The distribution of assets from a qualified plan to a participant prior to retirement, typically occurring when a participant has a balance under $5,000 and leaves a company without requesting to have their assets rolled over into an IRA or into a new employer's plan. Qualified plan cash-outs are subject to federal withholding tax, and are subject to the 10% early withdrawal penalty if the participant is younger than age 55.
Forfeitures are contributions that remain in a plan after a participant has terminated employment and has received the vested distribution.
A form sent to the recipient of a plan distribution and filed with the IRS listing the amount of the distribution.
A form which all qualified retirement plans (excluding SEPs and SIMPLE IRAs) must file annually with the IRS.
At the employer's option, a participant's withdrawal of their plan contributions prior to retirement. Eligibility may be conditioned on the presence of financial hardship. These distributions are taxable as early distributions and are subject to a 10% penalty tax.
Highly Compensated Employees (HCEs)
An HCE, according to the Small Business Job Protection Act of 1996, is an employee who received more than $80,000 in compensation (indexed annually, currently $90,000 in 2003) during the preceding plan year OR is a 5% owner in the company.
Individual Retirement Account (IRA)
A tax-deferred retirement account that allows you to contribute up to a legal limit per year. Contributions may be tax-deducted yearly and interest accumulates tax-deferred until the funds are withdrawn.
The distribution at retirement of a participant's entire account balance.
A contribution made by the company to the account of the participant in ratio to contributions made by the participant.
Money Purchase Pension Plan
A Money Purchase Plan is a Defined Contribution Plan in which the employer's required annual contributions are specified in the plan document, usually as a percentage of compensation.
Non-Highly Compensated Employees (NHCEs)
This group of employees is determined on the basis of compensation or ownership interest. See Highly Compensated Employees.
Non-Qualified Retirement Plan
A plan designed for a select group of employees.
Participant Directed Account
A plan that allows participants to select their own investment options.
The individual, group or corporation named in the plan document as responsible for day to day operations. The plan sponsor is generally the plan administrator if no other entity is named.
A plan document is the written legal evidence that describes the specific provisions of a plan. A plan is the arrangement under which employer and employee contributions, if any, are deposited with a trustee who is responsible for administering and investing the contributions and paying benefits.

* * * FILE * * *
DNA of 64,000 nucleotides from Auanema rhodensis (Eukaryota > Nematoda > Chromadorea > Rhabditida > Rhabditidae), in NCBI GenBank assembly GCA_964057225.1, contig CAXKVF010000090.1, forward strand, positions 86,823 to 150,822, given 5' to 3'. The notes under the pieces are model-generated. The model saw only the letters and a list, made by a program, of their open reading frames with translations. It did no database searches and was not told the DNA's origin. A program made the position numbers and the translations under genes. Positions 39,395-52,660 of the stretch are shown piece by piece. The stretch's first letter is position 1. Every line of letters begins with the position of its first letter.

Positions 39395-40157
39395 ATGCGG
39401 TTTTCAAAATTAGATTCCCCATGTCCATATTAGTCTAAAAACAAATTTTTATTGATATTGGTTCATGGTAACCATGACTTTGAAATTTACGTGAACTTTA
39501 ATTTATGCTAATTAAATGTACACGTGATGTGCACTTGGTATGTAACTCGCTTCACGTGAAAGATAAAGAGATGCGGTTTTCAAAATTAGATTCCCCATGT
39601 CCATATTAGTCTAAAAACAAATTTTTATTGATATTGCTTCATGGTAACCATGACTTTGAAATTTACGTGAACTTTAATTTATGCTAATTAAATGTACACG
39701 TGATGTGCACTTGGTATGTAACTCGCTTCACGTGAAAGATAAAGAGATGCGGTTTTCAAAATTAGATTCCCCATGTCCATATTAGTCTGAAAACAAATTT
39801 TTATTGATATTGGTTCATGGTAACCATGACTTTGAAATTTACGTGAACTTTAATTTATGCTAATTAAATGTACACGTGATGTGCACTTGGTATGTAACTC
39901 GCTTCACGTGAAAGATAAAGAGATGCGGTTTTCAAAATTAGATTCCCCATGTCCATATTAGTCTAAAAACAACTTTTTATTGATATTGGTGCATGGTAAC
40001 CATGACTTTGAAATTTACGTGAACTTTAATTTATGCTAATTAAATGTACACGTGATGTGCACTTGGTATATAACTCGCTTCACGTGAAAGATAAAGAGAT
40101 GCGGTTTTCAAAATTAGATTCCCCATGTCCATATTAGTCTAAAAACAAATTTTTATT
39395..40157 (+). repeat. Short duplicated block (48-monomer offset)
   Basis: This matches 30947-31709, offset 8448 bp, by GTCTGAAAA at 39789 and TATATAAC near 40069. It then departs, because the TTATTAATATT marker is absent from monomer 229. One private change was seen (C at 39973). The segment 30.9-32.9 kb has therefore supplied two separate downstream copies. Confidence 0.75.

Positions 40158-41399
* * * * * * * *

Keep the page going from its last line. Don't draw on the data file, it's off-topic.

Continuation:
Loan from a participant's accumulated plan assets, not to exceed 50% of the balance or $50,000, whichever is less. This is an optional plan feature.
Person who has an account in the plan and any beneficiaries who may be eligible to receive an account balance.
The plan sponsor is the person or entity (generally the employer) who makes the plan available to its employees. As plan sponsor, the employer must accept some fiduciary responsibility for the management of the plan and its assets. Though many plan functions can be delegated to others, the employer will retain some responsibility and potential liability for the plan's operation.
The calendar or fiscal year for which plan records are maintained.
Profit Sharing Plans
A profit sharing plan is a plan that is established and maintained by an employer to share company revenues with employees or their beneficiaries.
Qualified Retirement Plan
A Qualified Retirement Plan is a plan maintained by an employer that provides retirement income to employees. The plan must meet extensive Internal Revenue Service requirements that allow for special tax treatment of contributions. Includes 401(k) and deferred profit sharing plans.
A tax-free way to move funds from a qualified retirement plan into an IRA or other qualified plan within 60 days of distributions.
An IRA which allows you, subject to certain income limits, to save for retirement while allowing the savings to grow tax-free. You make contributions with after-tax dollars, but withdrawals, subject to certain rules, are not taxed.
A Safe Harbor 401(k) Plan is a 401(k) Plan that includes specific notification and contribution features that eliminate the need to test the contributions for certain nondiscrimination features.
A company that provides any type of service to the plan, including managing assets, recordkeeping, providing plan education, and administering the plan.